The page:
1 JOURNAL OF RESEARCH IN SCIENCE TEACHING VOL. 38, NO. 8, PP. 941±964 (2001) Learning to Teach Science in Urban Schools Kenneth Tobin, 1 Wolff-Michael Roth, 2 Andrea Zimmermann 3 1 Graduate School of Education, 3700 Walnut Street, University of Pennsylvania, Philadelphia, Pennsylvania MacLaurin Building A548, University of Victoria, Victoria, BC, V8W 3N4 3 Graduate School of Education, 3700 Walnut Street, University of Pennsylvania, Philadelphia, Pennsylvania Received 20 June 2000; accepted 30 May 2001 Abstract: Teaching in urban schools, with their problems of violence, lack of resources, and inadequate funding, is dif cult. It is even more dif cult to learn to teach in urban schools. Yet learning in those locations where one will subsequently be working has been shown to be the best preparation for teaching. In this article we propose coteaching as a viable model for teacher preparation and the professional development of urban science teachers. CoteachingÐworking at the elbow of someone elseð allows new teachers to experience appropriate and timely action by providing them with shared experiences that become the topic of their professional conversations with other coteachers (including peers, the cooperating teacher, university supervisors, and high school students). This article also includes an ethnography describing the experiences of a new teacher who had been assigned to an urban high school as eld experience, during which she enacted a curriculum that was culturally relevant to her African American students, acknowledged their minority status with respect to science, and enabled them to pursue the school district standards. Even though coteaching enables learning to teach and curricula reform, we raise doubts about whether our approaches to teacher education and enacting science curricula are hegemonic and oppressive to the students we seek to emancipate through education. ß 2001 John Wiley & Sons, Inc. J Res Sci Teach 38: 941±964, 2001 Without doubt, teaching and learning science pose many challenges even in the best of circumstances. These challenges increase in number and intensity in those urban schools that must deal with inadequate funding, teacher shortage, lack of resources, and a high proportion of students from conditions of poverty (Tobin, Seiler, & Walls, 1999). Regrettably, the problems often re ect deep issues concerning race and social and cultural factors that are at the core of life in the United States (Pinar & Bowers, 1992). At present, gains in the quality of urban science education have been modest at best, despite the concerted efforts of funding agencies, policy Correspondence to: K. Tobin; ß 2001 John Wiley & Sons, Inc.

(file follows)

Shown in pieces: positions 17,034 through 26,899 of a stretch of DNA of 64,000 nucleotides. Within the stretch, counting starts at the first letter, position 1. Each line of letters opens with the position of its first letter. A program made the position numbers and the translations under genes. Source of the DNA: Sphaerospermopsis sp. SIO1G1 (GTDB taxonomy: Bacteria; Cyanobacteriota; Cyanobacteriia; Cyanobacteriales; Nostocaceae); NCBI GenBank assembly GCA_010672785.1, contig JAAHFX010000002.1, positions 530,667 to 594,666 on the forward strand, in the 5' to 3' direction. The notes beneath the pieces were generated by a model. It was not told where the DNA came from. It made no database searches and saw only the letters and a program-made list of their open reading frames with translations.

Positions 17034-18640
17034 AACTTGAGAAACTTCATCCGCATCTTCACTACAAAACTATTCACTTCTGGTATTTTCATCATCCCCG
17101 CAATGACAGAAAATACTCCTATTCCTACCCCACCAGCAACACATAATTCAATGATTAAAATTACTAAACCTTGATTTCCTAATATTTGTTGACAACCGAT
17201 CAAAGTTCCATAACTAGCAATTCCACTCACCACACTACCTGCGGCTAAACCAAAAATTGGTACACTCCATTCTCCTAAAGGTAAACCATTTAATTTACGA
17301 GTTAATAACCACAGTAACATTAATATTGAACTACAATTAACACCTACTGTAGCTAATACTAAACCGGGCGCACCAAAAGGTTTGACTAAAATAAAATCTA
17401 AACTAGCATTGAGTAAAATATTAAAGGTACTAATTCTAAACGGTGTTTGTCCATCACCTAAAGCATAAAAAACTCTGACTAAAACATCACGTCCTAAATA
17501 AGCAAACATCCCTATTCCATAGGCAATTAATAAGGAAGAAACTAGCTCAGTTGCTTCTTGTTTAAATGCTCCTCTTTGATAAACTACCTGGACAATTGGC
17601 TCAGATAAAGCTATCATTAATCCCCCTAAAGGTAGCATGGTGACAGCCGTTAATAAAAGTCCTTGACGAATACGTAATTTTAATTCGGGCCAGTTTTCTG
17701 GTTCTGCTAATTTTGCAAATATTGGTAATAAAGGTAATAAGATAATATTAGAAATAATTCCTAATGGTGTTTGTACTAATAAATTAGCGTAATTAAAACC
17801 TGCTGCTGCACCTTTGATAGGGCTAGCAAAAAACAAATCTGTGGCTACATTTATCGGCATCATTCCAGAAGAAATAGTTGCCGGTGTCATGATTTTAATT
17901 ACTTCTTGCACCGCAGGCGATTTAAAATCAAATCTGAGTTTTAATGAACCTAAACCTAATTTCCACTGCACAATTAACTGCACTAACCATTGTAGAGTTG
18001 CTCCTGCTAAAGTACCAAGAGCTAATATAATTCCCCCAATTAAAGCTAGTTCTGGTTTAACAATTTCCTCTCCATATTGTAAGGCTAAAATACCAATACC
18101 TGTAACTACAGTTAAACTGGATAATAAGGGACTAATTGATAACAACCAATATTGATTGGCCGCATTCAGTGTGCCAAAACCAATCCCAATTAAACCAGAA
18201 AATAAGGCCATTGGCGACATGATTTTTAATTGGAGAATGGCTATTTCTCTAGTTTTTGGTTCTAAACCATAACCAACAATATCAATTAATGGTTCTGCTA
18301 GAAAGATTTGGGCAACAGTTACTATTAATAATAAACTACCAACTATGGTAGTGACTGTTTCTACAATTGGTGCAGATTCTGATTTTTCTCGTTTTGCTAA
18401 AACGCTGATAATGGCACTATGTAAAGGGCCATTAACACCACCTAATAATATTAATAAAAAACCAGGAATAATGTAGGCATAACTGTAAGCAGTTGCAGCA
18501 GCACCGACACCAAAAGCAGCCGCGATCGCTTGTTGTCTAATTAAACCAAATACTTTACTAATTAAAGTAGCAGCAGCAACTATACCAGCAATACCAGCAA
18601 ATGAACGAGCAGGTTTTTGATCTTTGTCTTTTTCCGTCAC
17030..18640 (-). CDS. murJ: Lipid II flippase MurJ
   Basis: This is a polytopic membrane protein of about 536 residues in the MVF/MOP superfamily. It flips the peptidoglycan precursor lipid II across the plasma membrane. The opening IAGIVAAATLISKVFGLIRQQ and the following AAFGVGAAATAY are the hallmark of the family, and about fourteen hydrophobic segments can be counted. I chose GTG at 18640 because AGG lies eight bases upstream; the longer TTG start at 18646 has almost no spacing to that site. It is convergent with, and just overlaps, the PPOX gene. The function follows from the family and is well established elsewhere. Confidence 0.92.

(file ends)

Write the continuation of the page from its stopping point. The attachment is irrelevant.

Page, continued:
2 942 TOBIN, ROTH, AND ZIMMERMANN makers, teacher-educators, teachers, and educational researchers. Without diminishing the efforts of agencies or hardworking professionals, our ongoing ethnographic research in urban high schools suggests that we are still in the midst of a crisis (Tobin, 2000). As large cities in the United States and elsewhere struggle to provide high-quality education, they are too often faced with shrinking budgets and shortages of well-quali ed teachers, especially in science. According to the 1990 U.S. census, about 75% of the U.S. population lives in urban areas. However, education is a critical issue in the largest U.S. cities, where the number of children living in poverty is signi cant. For example, even though poverty appears to be decreasing in the United States, about 12 percent of the population, more than 52 million Americans, experience economic hardship. The recent Report on Poverty in the United States (Dalaker & Proctor, 1999) showed that 16% of the residents from inside central cities live in poverty, almost 22 percent of those in poverty are African American and 17 percent are less than 18 years of age. At the intersection of these data are inner city, Black students, the focal participants in this research. It is not easy to remedy this situation because society, at best, requires its schools to re/produce itself. That the level of poverty has not been reduced is shown by the continuing increase in the gap between rich and poor (Zweig, 2000). How then can we break this cycle that re/produces poverty and inequity? Freire (1971) showed that a transformative education has the potential to liberate people from the bonds of poverty, therefore allowing them to improve their social status and way of life. Transformative education, however, requires teachers ready to enact it. Hence, there is a need for a pool of suitably quali ed teachers in urban schools, especially in those large cities with signi cant levels of poverty. There certainly are many dimensions to accomplishing this priority. In this article we focus on the education of teachers for urban schools. The characteristics of urban schools make likely the necessity of employing a radically different approach from that successfully employed in preparing teachers for schools with students from middle- and upper-class settings. Such a different course is especially likely to be needed when the majority of students in an urban school are from the working class or from homes in which earnings are below the poverty line. Students in such circumstances might experience schooling as hegemony (Apple, 1979; Clarke, Hall, Jefferson, & Roberts, 1976). MacLeod (1995) graphically showed how the participation and achievement patterns (i.e., cultural production) of such students were a site for the reproduction of inequity and oppression. The ``hallway hangers'' in MacLeod's study rejected achievement ideology 1 instead of studying hard and participating in schooling, their activities included cutting class, shooting pool, drinking beer, and smoking pot. These activities predictably led to their failure to complete high school. Just as sobering was the pattern of achievement and participation of another group of working-class students, the ``brothers'' (McLeod, 1995). These African American males accepted the ideology of achievement; in contrast to the hallway hangers, they attended class and completed assignments studiously. However, despite their efforts most were not successful and did not proceed to college. This trend, in which students from working-class homes tend to remain in the working class despite their efforts to succeed, is of great concern in urban schools where the vast majority of the students might be from home circumstances framed by poverty. How can teachers and students in urban schools collaborate to identify potential sources of hegemony and to enact curricula that produce cultural forms that are liberatory and potentially transformative?